Docker DNS Updater
dd-dns is a utility that will create and update DNS A records in a DNS provider based on label data from running containers.
It is meant to be used in parallel with a reverse proxy like traefik or caddy: you can expose multiple services with a unique name on the same host. While you can also use this tool for cloud native service discovery, there are more battle tested tools out there (such as consul)
Both the DNS provider and the internal state store are pluggable. This allows the tool to be used in a variety of scenario's.
Currently, the following state stores are supported:
- Ephemeral in memory database
- Persistent embedded boltdb
Currently, the following DNS providers are supported:
- Dryrun: not an actual provider, but prints all changes to the console. Useful to test out if the configuration is behaving as expected
The following limitations apply, not because they are out of scope per se, but because I didn't need them for my use case:
- Only IP v4 is supported
- Only A records can be created
- Host IP must be manually specified or the first internal container IP
Obtaining the host IP would require running on host or mounting host network on the container and even then a lot of config is required to find the correct one. I think it's just easier for the user to do this up front for now.
You can download the latest release for your platform from the releases page on github
Alternatily a pre-built docker image is available on docker hub:
docker run -v /var/run/docker.sock:/var/run/docker.sock:ro -v /some/directory:/data wdullaer/dd-dns
dd-dns is a commandline application. A full list of options is available through:
Options can be passed in as commandline flags or environment variables. Commandline flags take precedence over environment variables.
The account-name (or equivalent) to be used for authenticating with the DNS provider (env:
The account-secret (or equivalent) to be used for authenticating with the DNS provider (env:
The IP address to be added to the DNS content (env:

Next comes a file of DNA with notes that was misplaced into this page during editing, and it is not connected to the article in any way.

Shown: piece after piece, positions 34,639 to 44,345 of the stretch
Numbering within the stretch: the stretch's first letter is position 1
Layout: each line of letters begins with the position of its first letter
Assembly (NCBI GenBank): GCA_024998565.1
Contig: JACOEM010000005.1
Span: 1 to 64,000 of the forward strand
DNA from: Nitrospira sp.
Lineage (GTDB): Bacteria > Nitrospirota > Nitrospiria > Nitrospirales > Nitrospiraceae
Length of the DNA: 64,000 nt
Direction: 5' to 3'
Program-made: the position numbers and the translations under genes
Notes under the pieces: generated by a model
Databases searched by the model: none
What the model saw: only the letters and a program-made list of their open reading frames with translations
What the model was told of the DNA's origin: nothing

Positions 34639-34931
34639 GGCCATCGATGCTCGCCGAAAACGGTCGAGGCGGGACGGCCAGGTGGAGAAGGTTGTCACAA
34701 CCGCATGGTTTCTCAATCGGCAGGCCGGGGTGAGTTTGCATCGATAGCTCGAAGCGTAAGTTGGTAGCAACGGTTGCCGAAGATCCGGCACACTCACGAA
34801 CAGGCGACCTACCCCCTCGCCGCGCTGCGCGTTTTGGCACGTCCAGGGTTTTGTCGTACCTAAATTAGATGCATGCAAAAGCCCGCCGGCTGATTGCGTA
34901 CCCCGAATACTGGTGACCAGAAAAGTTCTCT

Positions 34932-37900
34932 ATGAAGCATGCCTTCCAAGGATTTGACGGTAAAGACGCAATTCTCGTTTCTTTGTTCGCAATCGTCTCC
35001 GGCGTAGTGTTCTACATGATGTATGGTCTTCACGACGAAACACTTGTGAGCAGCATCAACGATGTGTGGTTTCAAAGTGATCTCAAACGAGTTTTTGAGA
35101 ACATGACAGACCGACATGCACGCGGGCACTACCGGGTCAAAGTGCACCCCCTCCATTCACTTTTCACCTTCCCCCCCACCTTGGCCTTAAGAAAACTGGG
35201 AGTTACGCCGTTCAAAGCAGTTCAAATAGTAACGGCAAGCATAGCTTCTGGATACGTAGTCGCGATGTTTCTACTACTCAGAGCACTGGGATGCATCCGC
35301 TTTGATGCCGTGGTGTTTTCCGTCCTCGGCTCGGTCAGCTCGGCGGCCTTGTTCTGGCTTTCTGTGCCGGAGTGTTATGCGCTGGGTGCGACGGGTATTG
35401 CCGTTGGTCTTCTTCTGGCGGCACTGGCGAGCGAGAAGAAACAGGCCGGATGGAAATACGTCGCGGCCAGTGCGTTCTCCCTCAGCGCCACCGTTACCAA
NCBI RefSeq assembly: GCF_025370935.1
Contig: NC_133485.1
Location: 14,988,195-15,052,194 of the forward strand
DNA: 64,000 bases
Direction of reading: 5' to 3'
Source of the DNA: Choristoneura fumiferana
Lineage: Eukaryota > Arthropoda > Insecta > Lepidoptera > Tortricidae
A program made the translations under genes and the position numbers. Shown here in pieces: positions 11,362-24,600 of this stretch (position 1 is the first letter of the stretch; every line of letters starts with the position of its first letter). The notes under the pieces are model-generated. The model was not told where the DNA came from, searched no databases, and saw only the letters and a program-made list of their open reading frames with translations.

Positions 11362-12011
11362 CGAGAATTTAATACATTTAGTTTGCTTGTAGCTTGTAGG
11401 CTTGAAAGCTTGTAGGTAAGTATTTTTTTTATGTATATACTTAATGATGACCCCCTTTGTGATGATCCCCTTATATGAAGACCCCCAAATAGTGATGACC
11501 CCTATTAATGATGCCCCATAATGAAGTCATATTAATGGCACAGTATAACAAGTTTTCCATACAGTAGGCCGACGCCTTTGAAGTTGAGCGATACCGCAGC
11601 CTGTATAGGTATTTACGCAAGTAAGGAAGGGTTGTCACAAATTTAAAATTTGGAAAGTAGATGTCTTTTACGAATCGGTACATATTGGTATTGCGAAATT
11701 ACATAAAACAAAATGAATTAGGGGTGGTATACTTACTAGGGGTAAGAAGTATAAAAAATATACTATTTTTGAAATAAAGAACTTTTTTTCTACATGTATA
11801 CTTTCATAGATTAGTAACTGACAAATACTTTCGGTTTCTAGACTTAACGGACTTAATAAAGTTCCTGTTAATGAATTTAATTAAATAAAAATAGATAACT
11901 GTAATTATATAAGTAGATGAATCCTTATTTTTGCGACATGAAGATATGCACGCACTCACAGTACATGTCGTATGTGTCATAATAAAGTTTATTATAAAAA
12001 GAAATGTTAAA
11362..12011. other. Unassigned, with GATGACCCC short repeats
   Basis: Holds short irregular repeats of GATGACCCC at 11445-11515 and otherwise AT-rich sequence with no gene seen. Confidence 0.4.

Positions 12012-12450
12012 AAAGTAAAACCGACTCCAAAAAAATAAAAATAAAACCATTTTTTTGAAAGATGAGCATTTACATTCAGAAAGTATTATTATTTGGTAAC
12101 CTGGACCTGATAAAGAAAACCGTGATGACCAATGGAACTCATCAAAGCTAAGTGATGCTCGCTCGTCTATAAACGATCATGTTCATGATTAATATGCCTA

container, oneOf: [
The docker label that contains the domain name (env:
The DNS provider to register the domain names with (env:
cloudflare, oneOf: [
The store implemenation that persists the internal state (env:
memory, oneOf: [
Set to use human readable logs, rather than structured logs (default: false)
The directory where any persistent state is stored (env:
The application relies on 3 core entities:
┌──────────────────────────────────────┐ │ │ │ │ │ Docker │ │ │ │ │ └──────────────────────────────────────┘ │ │ Container Events ▼ ┌──────────────────────────────────────┐ │ │ │ Store │ │ A Record -> ContainerID │ │ │ │ │ └──────────────────────────────────────┘ │ New A Record │ Removed A Record ▼ ┌──────────────────────────────────────┐ │ │ │ │ │ DNSProvider │ │ │ │ │ └──────────────────────────────────────┘
The docker daemon supplies the data with which the DNS provider is configured. At startup the current state of the daemon is inquired and processed. Afterwards incremental changes are processed by listening to docker container events.
The store keeps a mapping of A records to containerIDs. Since an A record can be required by multiple containers, we cannot just blindly update the DNSProvider based on the docker events and need to keep this piece of state
The DNSProvider abstracts the interaction with the API of the service provider. It provides methods to insert and remove A records
Currently the Store is responsible for interacting with the DNSProvider. The current store implementations will try to minimize the amount of API calls made to the DNSProvider. The DNSProvider interactions are also executed in a transaction to ensure the internal state is consistent with the remote state at the service provider.
docker build .
TODO / Improvement Idea's
- Look up the network which IP address should be taken from a docker label
- Look into viper config library
- Look into implementing DNS providers via a plugin using the hashicorp plugin rpc
- Look into desired state config management to ensure the remote is in line with what's in the store (through polling or events)